Rob Grayson reviews “That All Shall Be Saved”

I’ve begun to wade into David Bentley Hart’s strident but powerfully argued book, That All Shall Be Saved: Heaven, Hell, and Universal Salvation. But I’m not ready to write my response yet. I have been reading other reviews, however, and thought I would share one of them today. Rob Grayson has written for us before,Continue reading “Rob Grayson reviews “That All Shall Be Saved””

CM – Decade’s End: 30 Favorite and Important Books I Read — 2010-2019

DECADE’S END 30 Favorite and Important Books I Read — 2010-2019 This list by no means represents all the books I read and enjoyed in the past ten years, but I have tried to boil it down to some of the most important and eye-opening ones I’ve had the privilege of digesting. • • •Continue reading “CM – Decade’s End: 30 Favorite and Important Books I Read — 2010-2019”

“God’s people have begun to know the manger of their Lord.”

The great Raymond E. Brown has often been a guide to me when it comes to the Christmas narratives in the New Testament. Here is an example of his insight — applied to the Christmas Eve Gospel (Luke 2). May God grant us all a blessed Christmas Eve. • What is of importance is theContinue reading ““God’s people have begun to know the manger of their Lord.””

The “No” and the “Yes” of Jesus

One of the resources I use as a Lutheran to help people understand the tradition is a small book called Baptized, We Live: Lutheranism As a Way of Life, by Daniel Erlander. One of the book’s strengths is its consistent rejection of a “theology of glory” for a “theology of the cross,” and its insistenceContinue reading “The “No” and the “Yes” of Jesus”

“We sanitize what isn’t safe and therefore lose what is nutritious”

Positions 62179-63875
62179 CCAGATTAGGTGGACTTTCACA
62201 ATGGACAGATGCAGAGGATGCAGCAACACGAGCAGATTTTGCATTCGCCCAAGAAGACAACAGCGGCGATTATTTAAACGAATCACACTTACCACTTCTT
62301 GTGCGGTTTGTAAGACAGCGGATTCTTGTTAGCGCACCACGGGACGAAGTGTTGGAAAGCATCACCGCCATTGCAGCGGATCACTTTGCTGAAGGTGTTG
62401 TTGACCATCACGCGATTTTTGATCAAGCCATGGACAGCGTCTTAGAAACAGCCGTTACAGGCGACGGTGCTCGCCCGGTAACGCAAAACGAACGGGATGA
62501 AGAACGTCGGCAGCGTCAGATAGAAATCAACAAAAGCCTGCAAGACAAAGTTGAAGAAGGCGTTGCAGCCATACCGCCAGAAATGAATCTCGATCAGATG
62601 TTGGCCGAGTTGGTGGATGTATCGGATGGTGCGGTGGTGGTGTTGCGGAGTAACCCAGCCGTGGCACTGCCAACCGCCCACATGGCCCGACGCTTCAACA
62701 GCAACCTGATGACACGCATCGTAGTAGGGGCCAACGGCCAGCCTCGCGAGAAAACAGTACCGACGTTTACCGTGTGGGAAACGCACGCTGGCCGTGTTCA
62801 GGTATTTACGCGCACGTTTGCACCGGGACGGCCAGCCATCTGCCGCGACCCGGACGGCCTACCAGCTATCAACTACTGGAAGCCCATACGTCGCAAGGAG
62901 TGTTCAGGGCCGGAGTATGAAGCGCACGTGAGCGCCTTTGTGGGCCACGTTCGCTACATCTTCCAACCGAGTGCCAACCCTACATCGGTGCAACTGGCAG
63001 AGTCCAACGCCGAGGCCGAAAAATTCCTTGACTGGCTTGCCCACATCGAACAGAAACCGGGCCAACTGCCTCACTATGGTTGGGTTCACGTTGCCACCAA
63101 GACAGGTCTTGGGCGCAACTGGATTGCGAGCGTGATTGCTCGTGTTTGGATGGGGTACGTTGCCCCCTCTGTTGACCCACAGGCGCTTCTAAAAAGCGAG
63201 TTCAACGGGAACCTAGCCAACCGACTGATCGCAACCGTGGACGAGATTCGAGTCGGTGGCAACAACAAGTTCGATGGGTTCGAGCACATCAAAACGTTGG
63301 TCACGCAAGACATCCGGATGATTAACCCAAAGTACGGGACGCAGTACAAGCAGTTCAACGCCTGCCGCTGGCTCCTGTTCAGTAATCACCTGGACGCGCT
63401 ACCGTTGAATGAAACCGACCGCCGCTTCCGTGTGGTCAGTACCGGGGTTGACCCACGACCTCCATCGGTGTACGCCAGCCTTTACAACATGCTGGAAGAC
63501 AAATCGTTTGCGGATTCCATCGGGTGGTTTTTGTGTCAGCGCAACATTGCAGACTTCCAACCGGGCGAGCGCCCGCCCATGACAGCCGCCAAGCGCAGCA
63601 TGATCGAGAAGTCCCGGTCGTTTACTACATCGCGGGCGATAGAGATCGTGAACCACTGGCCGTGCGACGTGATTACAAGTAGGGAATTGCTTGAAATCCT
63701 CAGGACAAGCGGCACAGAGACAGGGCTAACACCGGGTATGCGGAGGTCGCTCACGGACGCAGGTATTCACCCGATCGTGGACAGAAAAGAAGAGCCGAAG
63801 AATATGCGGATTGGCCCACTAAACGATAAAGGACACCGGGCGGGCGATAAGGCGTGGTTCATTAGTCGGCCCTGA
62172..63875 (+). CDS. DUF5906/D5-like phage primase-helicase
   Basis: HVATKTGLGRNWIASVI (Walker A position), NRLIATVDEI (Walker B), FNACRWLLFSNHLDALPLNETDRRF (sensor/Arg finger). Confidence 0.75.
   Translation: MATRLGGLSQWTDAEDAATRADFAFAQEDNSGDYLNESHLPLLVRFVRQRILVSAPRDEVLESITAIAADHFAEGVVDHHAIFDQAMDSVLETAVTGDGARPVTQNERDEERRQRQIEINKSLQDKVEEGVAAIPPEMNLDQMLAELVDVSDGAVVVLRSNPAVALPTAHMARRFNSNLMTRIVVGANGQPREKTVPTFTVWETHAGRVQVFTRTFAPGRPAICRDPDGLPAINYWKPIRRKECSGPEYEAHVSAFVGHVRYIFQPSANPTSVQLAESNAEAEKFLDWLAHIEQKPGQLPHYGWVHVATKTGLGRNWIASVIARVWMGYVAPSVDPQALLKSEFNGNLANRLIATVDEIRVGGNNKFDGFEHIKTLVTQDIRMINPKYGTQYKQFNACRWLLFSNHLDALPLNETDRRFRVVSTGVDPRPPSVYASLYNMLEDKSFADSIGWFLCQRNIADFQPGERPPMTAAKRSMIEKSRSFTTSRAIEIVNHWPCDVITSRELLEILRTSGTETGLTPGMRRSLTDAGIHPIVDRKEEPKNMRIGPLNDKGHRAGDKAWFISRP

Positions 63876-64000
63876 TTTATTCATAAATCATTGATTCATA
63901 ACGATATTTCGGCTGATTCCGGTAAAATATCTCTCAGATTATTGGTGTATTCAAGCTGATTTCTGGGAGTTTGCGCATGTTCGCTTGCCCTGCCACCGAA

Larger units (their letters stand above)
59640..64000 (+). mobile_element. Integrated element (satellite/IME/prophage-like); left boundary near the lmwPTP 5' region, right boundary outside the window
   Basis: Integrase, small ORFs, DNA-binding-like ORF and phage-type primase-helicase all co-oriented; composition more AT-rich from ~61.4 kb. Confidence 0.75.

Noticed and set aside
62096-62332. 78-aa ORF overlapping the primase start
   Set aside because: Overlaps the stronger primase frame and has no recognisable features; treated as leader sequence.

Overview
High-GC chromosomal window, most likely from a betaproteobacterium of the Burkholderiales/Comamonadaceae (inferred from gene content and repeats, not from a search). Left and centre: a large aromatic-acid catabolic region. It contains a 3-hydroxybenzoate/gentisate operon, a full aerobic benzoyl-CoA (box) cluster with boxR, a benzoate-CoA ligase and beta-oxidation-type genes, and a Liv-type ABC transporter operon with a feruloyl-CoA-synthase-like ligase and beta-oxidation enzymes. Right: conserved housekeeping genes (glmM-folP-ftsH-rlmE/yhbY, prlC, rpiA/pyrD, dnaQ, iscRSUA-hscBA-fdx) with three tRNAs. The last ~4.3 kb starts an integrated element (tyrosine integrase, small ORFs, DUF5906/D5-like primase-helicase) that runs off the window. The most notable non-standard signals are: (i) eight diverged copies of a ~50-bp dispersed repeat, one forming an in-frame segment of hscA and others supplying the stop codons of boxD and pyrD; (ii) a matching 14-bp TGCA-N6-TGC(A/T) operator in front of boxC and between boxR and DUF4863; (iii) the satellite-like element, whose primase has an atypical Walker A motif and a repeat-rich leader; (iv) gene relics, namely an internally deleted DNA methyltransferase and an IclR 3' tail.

From The Weight of Advent by Ian at Mockingbird [T]he prophetic word of Advent authorizes us to tell the truth about the world. As Edgar pronounces in the final scene of King Lear, “The weight of this sad time we must obey/ Speak what we feel, not what we ought to say.” John the BaptizerContinue reading ““We sanitize what isn’t safe and therefore lose what is nutritious””

“Nothing can make us more blind to the Holy Spirit than the ordinary”

Each week during the winter months and until Easter, I preach to a little country congregation. The congregation is over 180 years old, the building 150. Like many small, rural churches, our pews are populated by members in the second half of life. We have a few children, fewer teens, a couple of college studentsContinue reading ““Nothing can make us more blind to the Holy Spirit than the ordinary””

Another Look: Let’s Go Marveling

Let’s go marveling. “This felicitous phrase is taken from the great Methodist preacher Fred Craddock, who tells of the ancestral practice of taking walks every Sunday afternoon and finding things to marvel at and to share with others” (Wm. P. Brown). A sense of wonder is essential to the attitude of thankfulness. It is whenContinue reading “Another Look: Let’s Go Marveling”

IM Recommended Reading: Late Migrations

I am reading a remarkable, luminous book by Margaret Renkl, called Late Migrations: A Natural History of Love and Loss. This book of meditations and and short essays reminds me of Annie Dillard’s writing, with its intermingling of nature observations and reflections on life. Maureen Corrigan said the following in her review: “Late Migrations isContinue reading “IM Recommended Reading: Late Migrations”

Sunday with Walter Brueggemann: On Changing the Subject

Sunday with Walter Brueggemann On Changing the Subject The test and norm is the reality of Jesus. Look at Jesus, because Jesus confronts all the throne talk of the world. You want to know about joy, and well-being, and truth, and goodness. Look at Jesus. Not being served, but serving. I have no doubt thatContinue reading “Sunday with Walter Brueggemann: On Changing the Subject”